Many customers ask our opinion on which cameras and other equipment we recommend regarding durability, availability of
parts, and expense of servicing. Below are the cameras and manufacturers that we can recommend, based on the quality of
their cameras, the ease of getting parts and price of repair parts, and their cooperation in supplying service information.
Specs that Matter
Optical zoom, not digital
6 megapixels is plenty
10X optical zoom
RAW file support
Wide angle/macro lens
Optical image stabilization
Optical image stabilization
High ISO for low light shots
Fast shutter speed
Canon - wide range of features, models for the
average consumer and the professional,
reasonable parts prices, very efficient response
JVC - good quality, parts are reasonable and
Pentax - Like Olympus, poor designs and late
entry into digital has hurt them. Parts/service has
been taken over by a third party.
Sony - huge variety of models, wide range of
features, modular design for low repair costs,
parts readily available.
Casio - very nice features, small size, but service
is VERY expensive due to parts prices and overly
Fuji - repair parts almost impossible to obtain,
little communication, no response to inquiries
HP - no parts are available for any HP digital
camera. Has to go to HP for trade-up.
Infocus - no parts are sold by Infocus for their
LCD projectors - they charge $150 estimate fee.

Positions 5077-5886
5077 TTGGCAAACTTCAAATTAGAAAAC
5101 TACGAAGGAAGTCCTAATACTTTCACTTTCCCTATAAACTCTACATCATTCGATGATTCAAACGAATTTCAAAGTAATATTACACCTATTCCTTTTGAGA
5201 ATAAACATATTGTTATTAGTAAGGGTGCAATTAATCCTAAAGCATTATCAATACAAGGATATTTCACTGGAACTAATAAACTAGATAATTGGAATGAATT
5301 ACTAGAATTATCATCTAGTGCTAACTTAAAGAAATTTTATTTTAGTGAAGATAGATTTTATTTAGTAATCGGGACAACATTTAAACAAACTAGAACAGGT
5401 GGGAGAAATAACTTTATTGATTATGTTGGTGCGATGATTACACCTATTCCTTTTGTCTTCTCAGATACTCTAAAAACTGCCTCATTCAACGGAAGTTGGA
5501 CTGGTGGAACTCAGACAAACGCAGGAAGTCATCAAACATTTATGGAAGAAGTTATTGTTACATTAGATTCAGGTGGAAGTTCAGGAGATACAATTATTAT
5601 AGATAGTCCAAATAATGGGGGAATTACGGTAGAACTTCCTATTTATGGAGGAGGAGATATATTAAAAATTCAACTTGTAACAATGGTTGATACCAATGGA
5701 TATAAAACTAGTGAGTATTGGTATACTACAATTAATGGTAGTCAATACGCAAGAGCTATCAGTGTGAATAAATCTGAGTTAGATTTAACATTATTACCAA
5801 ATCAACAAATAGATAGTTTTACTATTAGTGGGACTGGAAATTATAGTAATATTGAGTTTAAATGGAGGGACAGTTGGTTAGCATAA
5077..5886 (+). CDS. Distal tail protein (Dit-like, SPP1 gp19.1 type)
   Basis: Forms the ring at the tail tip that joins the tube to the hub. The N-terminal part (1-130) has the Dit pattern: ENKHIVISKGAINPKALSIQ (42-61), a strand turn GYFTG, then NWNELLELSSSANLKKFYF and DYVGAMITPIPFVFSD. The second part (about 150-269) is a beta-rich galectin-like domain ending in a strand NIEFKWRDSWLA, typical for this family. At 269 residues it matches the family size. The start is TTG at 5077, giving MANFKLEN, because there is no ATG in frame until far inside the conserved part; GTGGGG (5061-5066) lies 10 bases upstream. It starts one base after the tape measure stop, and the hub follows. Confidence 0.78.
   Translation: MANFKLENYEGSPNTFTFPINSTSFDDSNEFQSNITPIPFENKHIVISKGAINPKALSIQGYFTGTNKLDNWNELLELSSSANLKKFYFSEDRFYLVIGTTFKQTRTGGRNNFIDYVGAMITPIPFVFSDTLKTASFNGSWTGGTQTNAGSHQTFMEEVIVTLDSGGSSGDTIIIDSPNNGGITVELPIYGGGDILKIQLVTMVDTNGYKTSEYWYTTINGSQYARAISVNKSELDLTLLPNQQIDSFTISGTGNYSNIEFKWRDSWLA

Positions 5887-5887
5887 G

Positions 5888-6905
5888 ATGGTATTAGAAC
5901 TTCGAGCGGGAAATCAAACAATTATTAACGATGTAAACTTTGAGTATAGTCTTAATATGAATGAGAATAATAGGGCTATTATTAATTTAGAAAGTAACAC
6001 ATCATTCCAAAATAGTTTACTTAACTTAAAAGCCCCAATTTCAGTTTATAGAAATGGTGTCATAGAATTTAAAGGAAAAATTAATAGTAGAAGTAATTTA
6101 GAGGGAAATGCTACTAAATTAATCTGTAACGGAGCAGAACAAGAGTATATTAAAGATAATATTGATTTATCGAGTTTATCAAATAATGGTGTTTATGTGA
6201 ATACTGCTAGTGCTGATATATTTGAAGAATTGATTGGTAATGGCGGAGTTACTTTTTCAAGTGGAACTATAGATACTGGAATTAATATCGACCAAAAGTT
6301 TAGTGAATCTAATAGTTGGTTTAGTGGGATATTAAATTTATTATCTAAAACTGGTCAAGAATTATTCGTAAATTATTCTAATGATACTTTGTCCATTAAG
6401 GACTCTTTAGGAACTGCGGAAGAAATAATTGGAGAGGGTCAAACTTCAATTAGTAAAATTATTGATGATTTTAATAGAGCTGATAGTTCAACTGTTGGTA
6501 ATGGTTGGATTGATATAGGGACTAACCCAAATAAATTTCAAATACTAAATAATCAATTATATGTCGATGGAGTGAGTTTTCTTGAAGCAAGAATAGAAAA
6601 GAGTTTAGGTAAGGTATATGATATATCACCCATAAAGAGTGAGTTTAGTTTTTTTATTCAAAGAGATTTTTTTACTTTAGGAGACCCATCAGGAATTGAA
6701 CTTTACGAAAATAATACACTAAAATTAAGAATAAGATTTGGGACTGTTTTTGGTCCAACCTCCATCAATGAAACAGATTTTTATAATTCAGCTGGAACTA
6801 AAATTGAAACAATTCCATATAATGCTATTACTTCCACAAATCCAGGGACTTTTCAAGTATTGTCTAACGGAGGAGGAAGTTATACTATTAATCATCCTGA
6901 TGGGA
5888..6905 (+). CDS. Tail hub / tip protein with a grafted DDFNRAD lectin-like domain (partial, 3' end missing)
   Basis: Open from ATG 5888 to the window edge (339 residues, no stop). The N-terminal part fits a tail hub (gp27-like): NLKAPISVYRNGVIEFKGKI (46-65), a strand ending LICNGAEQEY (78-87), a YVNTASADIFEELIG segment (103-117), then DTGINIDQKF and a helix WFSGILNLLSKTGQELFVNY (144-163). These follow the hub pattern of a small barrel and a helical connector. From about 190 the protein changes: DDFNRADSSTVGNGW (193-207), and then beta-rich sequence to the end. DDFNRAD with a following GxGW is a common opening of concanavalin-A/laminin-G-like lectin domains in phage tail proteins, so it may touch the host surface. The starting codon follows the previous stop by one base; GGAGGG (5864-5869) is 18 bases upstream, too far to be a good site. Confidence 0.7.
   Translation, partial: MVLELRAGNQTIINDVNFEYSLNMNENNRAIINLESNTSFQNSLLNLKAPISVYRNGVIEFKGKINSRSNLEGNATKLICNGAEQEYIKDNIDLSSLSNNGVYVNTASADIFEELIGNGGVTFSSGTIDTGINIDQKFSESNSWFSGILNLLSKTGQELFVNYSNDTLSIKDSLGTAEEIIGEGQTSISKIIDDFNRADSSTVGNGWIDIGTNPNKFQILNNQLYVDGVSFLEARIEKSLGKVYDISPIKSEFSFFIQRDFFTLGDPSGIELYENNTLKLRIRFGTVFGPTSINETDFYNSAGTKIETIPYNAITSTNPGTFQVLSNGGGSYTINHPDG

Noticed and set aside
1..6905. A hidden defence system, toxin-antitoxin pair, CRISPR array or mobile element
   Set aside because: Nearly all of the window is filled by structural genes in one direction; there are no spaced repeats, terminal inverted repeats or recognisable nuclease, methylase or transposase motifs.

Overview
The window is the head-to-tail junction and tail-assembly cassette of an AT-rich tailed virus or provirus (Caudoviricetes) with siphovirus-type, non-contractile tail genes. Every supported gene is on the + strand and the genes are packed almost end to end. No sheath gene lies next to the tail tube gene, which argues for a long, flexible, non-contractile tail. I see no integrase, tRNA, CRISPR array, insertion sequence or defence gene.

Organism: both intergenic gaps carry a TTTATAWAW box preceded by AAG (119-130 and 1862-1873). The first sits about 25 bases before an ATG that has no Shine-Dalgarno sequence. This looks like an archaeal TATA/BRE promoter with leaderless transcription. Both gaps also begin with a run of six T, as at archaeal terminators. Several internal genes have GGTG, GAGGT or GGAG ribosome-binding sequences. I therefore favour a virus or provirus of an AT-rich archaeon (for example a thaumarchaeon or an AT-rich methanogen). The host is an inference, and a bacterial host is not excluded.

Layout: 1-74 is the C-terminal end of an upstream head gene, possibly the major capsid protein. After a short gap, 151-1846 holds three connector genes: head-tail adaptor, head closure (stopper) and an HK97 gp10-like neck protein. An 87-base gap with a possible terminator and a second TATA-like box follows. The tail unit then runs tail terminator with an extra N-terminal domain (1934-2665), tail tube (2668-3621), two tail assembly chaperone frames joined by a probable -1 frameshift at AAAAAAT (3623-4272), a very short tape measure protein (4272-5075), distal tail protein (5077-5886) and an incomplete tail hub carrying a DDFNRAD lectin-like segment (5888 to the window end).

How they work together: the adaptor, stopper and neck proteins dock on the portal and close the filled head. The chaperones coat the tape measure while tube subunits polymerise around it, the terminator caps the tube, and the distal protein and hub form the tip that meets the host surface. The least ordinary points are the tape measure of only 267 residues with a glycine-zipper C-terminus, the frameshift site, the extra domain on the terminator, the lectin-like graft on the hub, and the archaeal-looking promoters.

Kodak - average quality, Kodak does not sell
most internal camera parts. Cameras must be
returned to factory service centers by the owner
for service. Factory service is expensive and they
charge for estimates. Kodak entered Chapter 11
bankruptcy as of Feb. 2012.
Konica/Minolta - Sony has taken over all parts,
most are no longer available.
Samsung - parts almost impossible to obtain
Nikon - since 2010 their camera factories in
politically unstable countries like Thailand began
to affect parts availability. As of July 2012 a new
Nikon policy eliminates the availability of repair
parts to over 200 independent shops AND
NIKON OWNERS nationwide - following in
Kodak's footsteps (who declared bankruptcy in
January 2012) - resulting in long wait times and
high prices for factory repairs. Any camera
needing a battery cover or rubber handgrip cover
will have to go to a Nikon Authorized Center, wait
3 to 4 weeks, and pay a factory price to "install"
the part. Nikon's service reputation has already
begun to suffer - see their BBB record here. It's
not your father's Nikon anymore! Time for a jump
Tamron - recent changes in repair parts policies
make parts very hard to obtain. Most internal
parts are not available.
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Last update May 23 2015
Panasonic - quality optics, up to 24x optical zoom.
Modular design makes for easy, economical repairs.
Parts readily available.
Olympus - Poor camera designs and late entry
into digital has them in trouble. Olympus closed
their NY/PA centers in May 2015 and
transferred parts and service to Texas.